Thomas Collins’ estate, 1856. The hatched buildings include his three brick houses on Grose Street. (Inner West Library)

By Lyn Collingwood, from Bulletin 8 of 2023, October

Thomas Collins owned a large parcel of land fronting Parramatta Street (now Broadway) and backing onto Grose Street.  In September 1845 he bought lots 25-27 of the Bishopsgate Estate from ironmonger Launcelot Iredale and John Rose Holden, a Legislative Councillor.  In 1849 and 1851 he added Joseph Lazarus’ lots 20-23 to his holdings.  Lot 24 was a drainage reserve allowing water from the pond in Victoria Park to flow towards Blackwattle Swamp.

The major structure on Collins’ land was the Omnibus Inn which provided accommodation for travellers and their horses.  Collins opened the .hotel in December 1848 and retained the licence until 1853 when it was transferred to Sampson Palmer.  Subsequent publicans were Joseph Johnson followed by James Parle who transferred the licence to another address in 1869.  The site was then briefly occupied by Lewis Lester & Co. before the cordial manufacturer was declared bankrupt.  At the time of his death, Collins was also the owner of several Parramatta Road shops and three houses on Grose Street. 

There were several men with the same name in the colony and the ancestry of Glebe’s Thomas Collins and how he made his money is unknown.  In addition to the Bishopsgate properties and 16 houses in the city, he possessed a 340-acre farm near the village of Irishtown, Bankstown; 250 acres of this was Crown land purchased in the years 1834-1836.  Collins was assigned government servants, two of whom absconded: butcher John Simpson and farm servant John Stickland.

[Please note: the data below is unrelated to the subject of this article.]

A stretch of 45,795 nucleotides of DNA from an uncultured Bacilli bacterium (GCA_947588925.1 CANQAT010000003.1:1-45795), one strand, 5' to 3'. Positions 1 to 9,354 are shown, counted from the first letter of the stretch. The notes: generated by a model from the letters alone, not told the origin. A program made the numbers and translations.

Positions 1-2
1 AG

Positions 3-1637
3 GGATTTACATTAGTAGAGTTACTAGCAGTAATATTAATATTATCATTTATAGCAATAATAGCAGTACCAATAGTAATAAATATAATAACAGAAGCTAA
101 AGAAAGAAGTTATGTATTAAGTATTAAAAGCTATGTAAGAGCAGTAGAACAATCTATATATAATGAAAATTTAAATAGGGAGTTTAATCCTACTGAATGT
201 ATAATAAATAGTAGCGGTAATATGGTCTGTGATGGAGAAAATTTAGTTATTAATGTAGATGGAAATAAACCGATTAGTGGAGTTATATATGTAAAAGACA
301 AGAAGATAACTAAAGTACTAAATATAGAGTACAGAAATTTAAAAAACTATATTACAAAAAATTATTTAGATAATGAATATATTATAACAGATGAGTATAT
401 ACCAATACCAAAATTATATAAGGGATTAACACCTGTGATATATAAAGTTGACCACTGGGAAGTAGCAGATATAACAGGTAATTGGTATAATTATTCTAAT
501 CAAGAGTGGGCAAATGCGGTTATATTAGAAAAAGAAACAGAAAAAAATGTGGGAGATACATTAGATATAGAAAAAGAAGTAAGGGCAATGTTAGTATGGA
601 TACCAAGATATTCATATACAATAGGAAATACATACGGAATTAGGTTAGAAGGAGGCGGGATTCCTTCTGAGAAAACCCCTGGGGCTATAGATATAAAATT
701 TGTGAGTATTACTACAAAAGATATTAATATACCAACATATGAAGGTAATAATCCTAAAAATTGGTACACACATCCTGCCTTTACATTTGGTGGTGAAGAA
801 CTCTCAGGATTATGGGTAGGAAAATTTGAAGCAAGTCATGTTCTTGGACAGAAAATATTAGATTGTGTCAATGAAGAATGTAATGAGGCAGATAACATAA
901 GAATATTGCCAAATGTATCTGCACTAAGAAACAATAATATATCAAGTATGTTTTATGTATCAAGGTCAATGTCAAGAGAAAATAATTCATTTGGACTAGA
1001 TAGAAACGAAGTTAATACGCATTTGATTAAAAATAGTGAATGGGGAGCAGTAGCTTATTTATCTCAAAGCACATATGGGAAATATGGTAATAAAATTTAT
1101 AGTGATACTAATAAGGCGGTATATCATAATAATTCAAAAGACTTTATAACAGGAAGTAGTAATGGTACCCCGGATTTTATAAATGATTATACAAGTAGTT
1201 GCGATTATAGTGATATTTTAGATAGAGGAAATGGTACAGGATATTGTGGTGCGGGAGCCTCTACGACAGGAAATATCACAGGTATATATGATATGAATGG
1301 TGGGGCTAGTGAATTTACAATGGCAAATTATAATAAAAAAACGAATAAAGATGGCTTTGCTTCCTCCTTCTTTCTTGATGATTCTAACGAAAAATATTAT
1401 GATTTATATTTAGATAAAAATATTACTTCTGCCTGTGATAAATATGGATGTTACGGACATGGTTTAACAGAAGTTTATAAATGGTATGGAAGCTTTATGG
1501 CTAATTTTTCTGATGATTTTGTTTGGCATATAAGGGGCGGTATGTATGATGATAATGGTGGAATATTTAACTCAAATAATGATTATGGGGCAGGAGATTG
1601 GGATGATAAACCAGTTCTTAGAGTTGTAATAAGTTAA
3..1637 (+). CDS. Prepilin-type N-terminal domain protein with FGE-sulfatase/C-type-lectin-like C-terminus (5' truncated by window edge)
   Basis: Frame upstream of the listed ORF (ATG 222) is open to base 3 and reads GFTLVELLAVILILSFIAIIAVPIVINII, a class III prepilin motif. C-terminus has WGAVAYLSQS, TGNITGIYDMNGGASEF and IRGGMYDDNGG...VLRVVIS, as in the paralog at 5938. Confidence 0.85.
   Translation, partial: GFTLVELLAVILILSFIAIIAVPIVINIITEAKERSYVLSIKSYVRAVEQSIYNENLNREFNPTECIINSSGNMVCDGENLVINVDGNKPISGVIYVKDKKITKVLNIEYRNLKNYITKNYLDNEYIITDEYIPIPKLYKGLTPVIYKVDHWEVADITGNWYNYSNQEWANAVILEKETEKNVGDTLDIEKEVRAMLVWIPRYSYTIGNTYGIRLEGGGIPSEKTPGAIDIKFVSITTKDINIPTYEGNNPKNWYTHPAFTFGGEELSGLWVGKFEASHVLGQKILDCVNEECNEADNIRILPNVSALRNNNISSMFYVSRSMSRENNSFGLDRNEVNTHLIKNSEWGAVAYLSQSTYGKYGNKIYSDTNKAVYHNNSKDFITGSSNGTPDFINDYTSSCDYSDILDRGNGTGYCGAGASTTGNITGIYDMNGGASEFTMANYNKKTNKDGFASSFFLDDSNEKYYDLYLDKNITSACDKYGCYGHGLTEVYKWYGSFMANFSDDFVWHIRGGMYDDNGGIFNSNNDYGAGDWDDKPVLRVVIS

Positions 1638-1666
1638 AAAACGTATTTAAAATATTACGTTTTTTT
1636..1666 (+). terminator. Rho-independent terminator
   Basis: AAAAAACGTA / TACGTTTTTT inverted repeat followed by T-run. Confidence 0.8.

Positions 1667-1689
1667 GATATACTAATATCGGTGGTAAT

On 4 September 1837 Collins married Alice Ryan in St Andrew’s Scots Church; their witnesses were Thomas and Mary Reynolds. The bride marked her signature with a cross.  Although that ceremony was Presbyterian, their children were baptised Roman Catholic: Alicia, Henry, Ellen, James, Catherine, Christopher and Louisa (1846-1849) whose parents’ address at her birth was in Kent Street.  Alice Collins also had the responsibility of caring for her spouse’s illegitimate son.  In 1852 Thomas advertised that he would not be responsible for his wife’s debts after he claimed she had walked out of their Parramatta Road household leaving seven children to fend for themselves.  

Grose Street, 1938.  Numbers 4-8 are behind the dominant terrace at the right. (State Library of NSW)
The rear of 4-8 Grose Street, 1938 (State Library of NSW)


His given age varying from 49 to 54, Collins died on 10 June 1854 at Mount Lewis, Bankstown.  On 13 January 1855, only a few months later, his 34-year-old widow died at home on Parramatta Road.  They were buried with their daughter Louisa in Devonshire Street Cemetery.  Days before his death, Thomas Collins had made out a will appointing as executors John McEncroe, a clergyman he barely knew, and John Abbott, a neighbouring farmer on Liverpool Road, Bankstown.  Alice’s will was drawn up two days before she died, and publican Cornelius O’Neal was named as her executor.      

Grose Street terrace in 2012 after it ceased use as a steel fabrication workshop (